Europe is investigating whether Microsoft violated its commitment to offer other browsers
Microsoft is back in the sights of the European Union: The Competition Commission will investigate whether the company breached its commitment to provide users of Windows 7 Service Pack 1, sold in February 2011, the possibility of using other browsers besides Internet Explorer.
This was announced by Vice President of the European Commission responsible for Competition, Joaquin Almunia, in a press conference in which he said that “if the offense is committed may be sanctions” against Microsoft, and said it could impose a Fine of up to 10% of their annual turnover.
The problem is that the company had undertaken to inform users of this system had the ability to switch browser, and Microsoft representatives have confirmed to the European Commission in late 2011, they were complying with this agreement …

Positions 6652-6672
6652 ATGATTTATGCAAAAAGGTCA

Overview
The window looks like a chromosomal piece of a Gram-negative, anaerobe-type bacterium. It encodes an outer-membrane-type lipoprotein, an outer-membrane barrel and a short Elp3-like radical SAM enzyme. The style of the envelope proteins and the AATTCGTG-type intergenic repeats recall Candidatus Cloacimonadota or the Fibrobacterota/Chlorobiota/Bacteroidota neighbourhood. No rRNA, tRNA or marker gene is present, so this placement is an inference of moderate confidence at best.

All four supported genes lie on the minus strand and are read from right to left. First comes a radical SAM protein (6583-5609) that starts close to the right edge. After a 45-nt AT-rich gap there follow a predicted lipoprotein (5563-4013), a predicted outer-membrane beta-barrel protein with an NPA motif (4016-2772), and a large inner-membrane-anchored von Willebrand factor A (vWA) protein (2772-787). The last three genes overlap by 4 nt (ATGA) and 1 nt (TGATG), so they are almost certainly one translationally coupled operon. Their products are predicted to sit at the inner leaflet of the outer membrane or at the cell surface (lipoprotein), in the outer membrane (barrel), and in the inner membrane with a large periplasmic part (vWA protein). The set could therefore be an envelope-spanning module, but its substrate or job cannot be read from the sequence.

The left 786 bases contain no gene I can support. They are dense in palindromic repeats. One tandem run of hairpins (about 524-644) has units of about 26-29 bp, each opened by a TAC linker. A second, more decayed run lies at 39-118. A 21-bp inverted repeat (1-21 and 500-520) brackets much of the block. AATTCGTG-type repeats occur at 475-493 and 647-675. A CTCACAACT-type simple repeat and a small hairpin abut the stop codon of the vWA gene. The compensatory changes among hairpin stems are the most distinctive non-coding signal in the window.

However, the Commission has other information: Explain that from February 2011 to date, operating system users in the European Union (about 28 million people) “have not seen” the screen you are given the possibility of using different browsers … Even Almunia specified that “Microsoft has recently acknowledged that the choice screen is not shown in that period.”
Although from the European Commission did not indicate the time in which they must have a conclusion on this subject, specified that Almunia expected to advance research “as soon as possible” … How will it affect Microsoft is fine? Concluding that Microsoft acted in this way, my view is incredible that companies commit these violations they may incur millions in fines. The only explanation I can find is that the benefit they get from this behavior is greater than the penalty, and therefore take risks.browser, Competition, EU, European Union, Explorer, Fine, Microsoft, research, sanction